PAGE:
In a possible world-first, Iceland’s citizens have helped draft a new constitution via social networks such as Facebook and Twitter. The draft document has been presented to Iceland’s parliamentary speaker.
Iceland's economy was on the brink of collapse in 2008
A council of 25 ordinary, publicly-elected Icelandic citizens presented a draft constitution to Iceland's parliamentary speaker Asta Ragnheidur Johannesdottir on Friday. This may be the first time that citizens have actively contributed suggestions via the Internet and were able to follow progress on social networks such as Facebook, Twitter, YouTube and Flickr.
The constitution of the island nation of 320,000 people was first instituted in 1944. The Icelandic parliament, known as Althingi, agreed in 2010 that the country's citizens should be involved to include their viewpoint, on the core values of the constitution.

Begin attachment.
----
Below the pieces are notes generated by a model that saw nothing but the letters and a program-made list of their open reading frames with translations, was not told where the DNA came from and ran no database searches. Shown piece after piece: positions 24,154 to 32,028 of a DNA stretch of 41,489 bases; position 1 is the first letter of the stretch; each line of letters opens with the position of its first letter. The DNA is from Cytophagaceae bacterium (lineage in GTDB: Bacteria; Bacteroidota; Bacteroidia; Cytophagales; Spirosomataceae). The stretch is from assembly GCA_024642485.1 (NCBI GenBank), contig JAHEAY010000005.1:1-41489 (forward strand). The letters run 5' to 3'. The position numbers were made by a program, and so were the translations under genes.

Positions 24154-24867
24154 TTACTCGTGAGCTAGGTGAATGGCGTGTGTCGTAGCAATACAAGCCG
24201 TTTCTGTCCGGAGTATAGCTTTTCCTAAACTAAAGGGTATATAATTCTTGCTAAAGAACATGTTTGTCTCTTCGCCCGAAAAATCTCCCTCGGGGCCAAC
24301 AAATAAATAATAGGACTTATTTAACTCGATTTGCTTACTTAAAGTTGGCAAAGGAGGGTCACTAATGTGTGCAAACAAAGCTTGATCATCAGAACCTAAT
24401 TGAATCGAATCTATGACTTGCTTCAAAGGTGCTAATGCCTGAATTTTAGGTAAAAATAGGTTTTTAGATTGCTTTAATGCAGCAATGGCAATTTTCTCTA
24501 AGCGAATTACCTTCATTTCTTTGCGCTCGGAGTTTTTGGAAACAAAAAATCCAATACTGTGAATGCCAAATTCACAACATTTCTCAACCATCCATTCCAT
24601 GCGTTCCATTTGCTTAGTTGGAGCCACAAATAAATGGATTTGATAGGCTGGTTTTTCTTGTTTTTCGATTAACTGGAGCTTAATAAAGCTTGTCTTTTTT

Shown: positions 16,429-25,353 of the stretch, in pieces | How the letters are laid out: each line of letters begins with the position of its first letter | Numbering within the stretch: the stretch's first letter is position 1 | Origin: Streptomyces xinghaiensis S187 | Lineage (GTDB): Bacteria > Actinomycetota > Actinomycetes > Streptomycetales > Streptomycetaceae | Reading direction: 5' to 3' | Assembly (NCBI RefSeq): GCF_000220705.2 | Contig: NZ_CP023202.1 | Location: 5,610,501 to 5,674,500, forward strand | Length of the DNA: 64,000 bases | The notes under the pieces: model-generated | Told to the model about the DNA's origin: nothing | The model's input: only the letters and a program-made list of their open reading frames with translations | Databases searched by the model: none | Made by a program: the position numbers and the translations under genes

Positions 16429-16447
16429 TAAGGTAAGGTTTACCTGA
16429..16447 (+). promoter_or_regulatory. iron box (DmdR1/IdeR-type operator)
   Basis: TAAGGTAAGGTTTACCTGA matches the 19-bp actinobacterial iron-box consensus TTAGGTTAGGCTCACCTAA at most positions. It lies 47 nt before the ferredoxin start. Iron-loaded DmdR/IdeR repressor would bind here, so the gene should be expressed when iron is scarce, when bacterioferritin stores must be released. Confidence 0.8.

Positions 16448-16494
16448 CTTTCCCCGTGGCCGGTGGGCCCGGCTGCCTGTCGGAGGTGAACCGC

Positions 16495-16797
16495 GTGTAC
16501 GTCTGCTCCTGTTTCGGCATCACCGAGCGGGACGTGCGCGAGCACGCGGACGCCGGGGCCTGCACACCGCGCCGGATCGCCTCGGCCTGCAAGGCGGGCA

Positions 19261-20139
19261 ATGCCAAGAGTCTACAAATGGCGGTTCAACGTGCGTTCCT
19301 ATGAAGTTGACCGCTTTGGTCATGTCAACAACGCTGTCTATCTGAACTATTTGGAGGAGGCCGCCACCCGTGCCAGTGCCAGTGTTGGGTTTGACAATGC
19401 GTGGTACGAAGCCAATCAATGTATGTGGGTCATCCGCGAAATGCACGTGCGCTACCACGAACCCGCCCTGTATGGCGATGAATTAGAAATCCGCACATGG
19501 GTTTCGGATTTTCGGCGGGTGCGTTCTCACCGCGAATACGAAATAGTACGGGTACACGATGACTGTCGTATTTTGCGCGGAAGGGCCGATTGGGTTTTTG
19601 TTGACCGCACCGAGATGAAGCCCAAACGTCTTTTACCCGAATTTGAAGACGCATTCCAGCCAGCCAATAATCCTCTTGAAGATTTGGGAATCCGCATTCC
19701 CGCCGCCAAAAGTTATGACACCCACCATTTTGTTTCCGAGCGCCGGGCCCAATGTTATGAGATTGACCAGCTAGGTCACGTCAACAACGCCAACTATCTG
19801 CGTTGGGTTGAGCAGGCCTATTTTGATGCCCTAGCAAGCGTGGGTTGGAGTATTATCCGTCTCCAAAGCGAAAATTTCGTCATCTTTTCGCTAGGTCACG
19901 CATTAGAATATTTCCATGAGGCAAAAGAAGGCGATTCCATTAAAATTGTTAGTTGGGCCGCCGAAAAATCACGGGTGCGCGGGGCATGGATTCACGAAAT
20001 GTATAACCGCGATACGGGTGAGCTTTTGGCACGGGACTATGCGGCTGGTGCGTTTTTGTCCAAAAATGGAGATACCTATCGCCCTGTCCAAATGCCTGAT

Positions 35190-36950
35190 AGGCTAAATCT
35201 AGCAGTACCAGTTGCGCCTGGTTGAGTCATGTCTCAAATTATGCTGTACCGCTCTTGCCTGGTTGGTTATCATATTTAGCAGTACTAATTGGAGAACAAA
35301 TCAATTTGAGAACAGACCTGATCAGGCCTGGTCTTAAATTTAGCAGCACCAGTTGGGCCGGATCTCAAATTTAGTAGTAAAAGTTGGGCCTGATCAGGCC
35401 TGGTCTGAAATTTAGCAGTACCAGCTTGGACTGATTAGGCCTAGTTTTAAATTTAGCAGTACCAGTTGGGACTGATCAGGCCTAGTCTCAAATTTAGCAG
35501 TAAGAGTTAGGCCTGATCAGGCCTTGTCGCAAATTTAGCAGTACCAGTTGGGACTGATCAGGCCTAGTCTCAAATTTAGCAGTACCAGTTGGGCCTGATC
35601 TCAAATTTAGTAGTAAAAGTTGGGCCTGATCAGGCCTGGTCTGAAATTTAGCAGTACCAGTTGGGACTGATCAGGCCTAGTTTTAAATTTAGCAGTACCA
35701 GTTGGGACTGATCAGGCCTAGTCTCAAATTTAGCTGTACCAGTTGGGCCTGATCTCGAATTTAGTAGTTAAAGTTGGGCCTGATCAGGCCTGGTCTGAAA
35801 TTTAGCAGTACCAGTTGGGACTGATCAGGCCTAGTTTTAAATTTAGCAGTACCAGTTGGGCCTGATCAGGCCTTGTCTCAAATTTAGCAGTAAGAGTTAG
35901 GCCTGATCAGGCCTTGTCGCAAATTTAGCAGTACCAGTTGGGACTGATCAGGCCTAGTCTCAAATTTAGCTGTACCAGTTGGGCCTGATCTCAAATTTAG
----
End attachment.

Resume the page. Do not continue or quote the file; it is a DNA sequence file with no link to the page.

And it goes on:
The council began work on the draft constitution in April. During this time, its work was posted on the Internet. Icelanders submitted around 1,600 propositions and comments on the council's website.
"The reaction from the public was very important," said Salvor Nordal, the head of constitutional council. Most of the suggestions had to do with a revised economic model, following Iceland's economic collapse in 2008. All Iceland's major banks failed at the time, leading the country to the brink of economic collapse.
There is little public support for Iceland to join the EU.
"This triggered massive social movements, and mounted pressure to revamp the constitution, and for the process to be led by ordinary citizens," said council member Silja Omarsdottir.
Some of the suggestions were extreme or even bizzare. One suggested that Iceland's natural resources were to be designated public property and no private organization or individuals would be permitted to own them or the rights connected to them. Another proposal wanted to "kill all capitalists."
Johannesdottir said the draft would be examined by a parliamentary committee starting on October 1.
Author: Wilhelmina Lyffyt (AFP, dpa)
Editor: Nicole Goebel